We all have something in our lives that we are sentimental about, and even a glimpse of that object/idea can bring back happy memories. And nostalgia makes the remembrances of those experiences feel better than comparable experiences today.

However, my question is differentiating between the extent of happiness gathered through these different experiences:

  1. Happiness received in those times by those experiences. (Playing Diablo 2 in 2001)

  2. Happiness experiences by remembering those times, today (aka nostalgia) (Reminiscing about Diablo 2 sessions today after seeing some images of Rogue Encampment)

  3. Happiness by doing those same things today. (Playing Diablo 2 today)

Which of these is the strongest and why?

  • 2
    $\begingroup$ I think this is a difficult question to answer; for one thing, how would you define happiness? And the experience while playing it back then will have been much longer (and hence 'happiness' may be integrated over time) than a single memory 20 years later. So I think your 3 events as depicted are impossible to quantify into a unified 'happiness parameter', or the happiness quantity needs to be sharply defined first. Adding your prior research efforts may help a lot to flesh out this question further. $\endgroup$
    – AliceD
    Apr 15, 2021 at 7:05
  • $\begingroup$ Isn't the question in the title a bit circular? $\endgroup$
    – Bryan Krause
    Apr 23, 2021 at 17:19
  • $\begingroup$ @AliceD Maybe the amount of hormone or electric signals in a particular of the brain? As for the length, I think time is experienced in a slower fashion in the older days, so playing for longer time today and shorter time in those days are similar. I unfortunately am not a researcher, just a thinker $\endgroup$ May 10, 2021 at 5:59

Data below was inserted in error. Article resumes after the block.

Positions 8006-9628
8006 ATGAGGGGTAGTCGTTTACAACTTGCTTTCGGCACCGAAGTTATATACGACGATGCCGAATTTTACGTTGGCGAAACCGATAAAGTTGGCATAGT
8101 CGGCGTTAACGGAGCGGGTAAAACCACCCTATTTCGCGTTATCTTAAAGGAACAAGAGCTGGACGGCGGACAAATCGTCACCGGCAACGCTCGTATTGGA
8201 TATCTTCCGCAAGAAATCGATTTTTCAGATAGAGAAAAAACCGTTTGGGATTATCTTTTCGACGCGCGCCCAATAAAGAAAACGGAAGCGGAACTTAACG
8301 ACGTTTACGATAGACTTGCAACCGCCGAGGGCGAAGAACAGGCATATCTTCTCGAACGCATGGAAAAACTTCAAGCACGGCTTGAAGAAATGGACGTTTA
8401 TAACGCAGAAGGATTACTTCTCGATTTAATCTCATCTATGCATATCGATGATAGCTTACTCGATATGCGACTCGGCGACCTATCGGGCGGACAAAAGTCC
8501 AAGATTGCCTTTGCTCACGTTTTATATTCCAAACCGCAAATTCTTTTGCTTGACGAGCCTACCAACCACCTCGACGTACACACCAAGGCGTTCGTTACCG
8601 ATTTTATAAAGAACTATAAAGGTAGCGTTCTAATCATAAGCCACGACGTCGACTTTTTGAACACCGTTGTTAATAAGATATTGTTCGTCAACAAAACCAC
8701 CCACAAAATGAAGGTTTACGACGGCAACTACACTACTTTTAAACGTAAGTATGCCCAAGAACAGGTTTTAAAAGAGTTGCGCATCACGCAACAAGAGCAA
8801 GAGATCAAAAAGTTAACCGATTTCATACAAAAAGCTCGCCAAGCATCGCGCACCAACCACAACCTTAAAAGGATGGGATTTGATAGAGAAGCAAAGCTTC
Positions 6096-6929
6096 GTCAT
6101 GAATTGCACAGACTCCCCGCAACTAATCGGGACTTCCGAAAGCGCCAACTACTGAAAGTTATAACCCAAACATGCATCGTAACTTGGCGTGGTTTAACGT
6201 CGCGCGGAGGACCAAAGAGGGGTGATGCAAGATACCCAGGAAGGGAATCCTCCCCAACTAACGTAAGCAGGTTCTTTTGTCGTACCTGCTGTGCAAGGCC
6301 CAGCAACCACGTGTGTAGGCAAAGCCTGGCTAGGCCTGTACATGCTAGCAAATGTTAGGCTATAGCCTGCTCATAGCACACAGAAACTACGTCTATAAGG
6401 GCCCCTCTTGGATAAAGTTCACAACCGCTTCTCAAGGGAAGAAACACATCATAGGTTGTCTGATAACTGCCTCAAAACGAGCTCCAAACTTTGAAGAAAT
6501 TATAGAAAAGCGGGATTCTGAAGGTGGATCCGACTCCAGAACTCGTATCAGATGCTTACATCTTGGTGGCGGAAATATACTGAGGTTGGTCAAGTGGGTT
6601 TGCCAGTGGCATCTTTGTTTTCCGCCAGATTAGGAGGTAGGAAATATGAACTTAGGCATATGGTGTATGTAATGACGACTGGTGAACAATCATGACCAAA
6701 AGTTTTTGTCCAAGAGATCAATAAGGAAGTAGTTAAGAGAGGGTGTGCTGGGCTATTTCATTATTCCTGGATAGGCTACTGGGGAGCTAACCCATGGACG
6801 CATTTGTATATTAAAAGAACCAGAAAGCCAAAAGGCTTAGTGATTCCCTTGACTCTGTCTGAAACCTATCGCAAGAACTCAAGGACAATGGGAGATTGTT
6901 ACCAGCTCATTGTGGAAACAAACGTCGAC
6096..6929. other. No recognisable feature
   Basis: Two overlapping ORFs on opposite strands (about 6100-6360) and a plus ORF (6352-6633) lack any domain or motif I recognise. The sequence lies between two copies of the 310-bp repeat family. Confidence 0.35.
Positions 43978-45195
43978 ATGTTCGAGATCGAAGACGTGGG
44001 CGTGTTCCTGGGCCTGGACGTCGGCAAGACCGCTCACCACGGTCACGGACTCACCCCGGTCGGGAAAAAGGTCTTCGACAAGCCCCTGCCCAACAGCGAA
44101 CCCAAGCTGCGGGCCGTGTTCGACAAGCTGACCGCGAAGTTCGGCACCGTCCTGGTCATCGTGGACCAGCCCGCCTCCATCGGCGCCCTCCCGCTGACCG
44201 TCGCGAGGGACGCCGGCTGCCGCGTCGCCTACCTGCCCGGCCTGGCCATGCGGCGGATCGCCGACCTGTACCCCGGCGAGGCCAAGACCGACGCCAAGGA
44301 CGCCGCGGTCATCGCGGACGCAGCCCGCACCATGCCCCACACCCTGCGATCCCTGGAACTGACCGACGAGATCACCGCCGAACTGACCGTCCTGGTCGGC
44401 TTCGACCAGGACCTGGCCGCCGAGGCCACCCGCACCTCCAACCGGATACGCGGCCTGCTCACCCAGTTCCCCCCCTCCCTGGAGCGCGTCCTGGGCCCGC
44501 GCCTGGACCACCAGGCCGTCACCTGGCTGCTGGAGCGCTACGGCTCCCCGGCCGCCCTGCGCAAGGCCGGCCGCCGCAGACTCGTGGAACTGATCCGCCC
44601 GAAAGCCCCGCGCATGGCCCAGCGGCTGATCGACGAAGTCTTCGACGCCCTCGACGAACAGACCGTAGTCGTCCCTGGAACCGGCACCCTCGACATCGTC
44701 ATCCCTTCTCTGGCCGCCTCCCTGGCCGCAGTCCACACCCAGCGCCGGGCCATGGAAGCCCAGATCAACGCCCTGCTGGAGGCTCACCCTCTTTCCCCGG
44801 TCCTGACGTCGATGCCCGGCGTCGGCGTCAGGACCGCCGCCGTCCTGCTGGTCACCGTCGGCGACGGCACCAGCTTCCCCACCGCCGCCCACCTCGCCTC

• $\begingroup$ I believe it's the other way around: Time speeds up with age. Hormones and electrical activity don't measure happiness, because the brain is multi-functional (single hormone = does many things; single brain region = does many things). We do know that subjects tend to overrate their actual happiness over time (eg, remembering past vacations as happier times than they were rated during the actual trips), but the stated comparisons seem suspect (eg, I used to love rollercoasters, but I only get nauseous now; I used to despise eating fish, but I appreciate the flavor more now). $\endgroup$
    – Arnon Weinberg
    May 24, 2021 at 4:57
  • 1
    $\begingroup$ Bottom line = I agree with @AliceD re this question being difficult to answer. $\endgroup$
    – Arnon Weinberg
    May 24, 2021 at 4:57

1 Answer 1


The answer to this is most definitely a broad one. This depends on the persons experiences and how they take it all in. The answer before made a good point about happiness is defined differently among everyone. It’s up to you what you connect that with. Most people have a sentimental feeling when thinking about their family some might be completely opposite, maybe it’s because their family aren’t good to them and they were abused before by them or some sort of behavior to leave them with negative memories. Life is strange and so are people. We have plenty of studies to explain this and so far people still seem to be lost without direction in their life. great article you should take a look at


FioRito, T. A., & Routledge, C. (2020). Is Nostalgia a Past or Future-Oriented Experience? Affective, Behavioral, Social Cognitive, and Neuroscientific Evidence. Frontiers in Psychology, 11(1113). https://doi.org/10.3389/fpsyg.2020.01133


Your Answer

By clicking “Post Your Answer”, you agree to our terms of service and acknowledge you have read our privacy policy.

Not the answer you're looking for? Browse other questions tagged or ask your own question.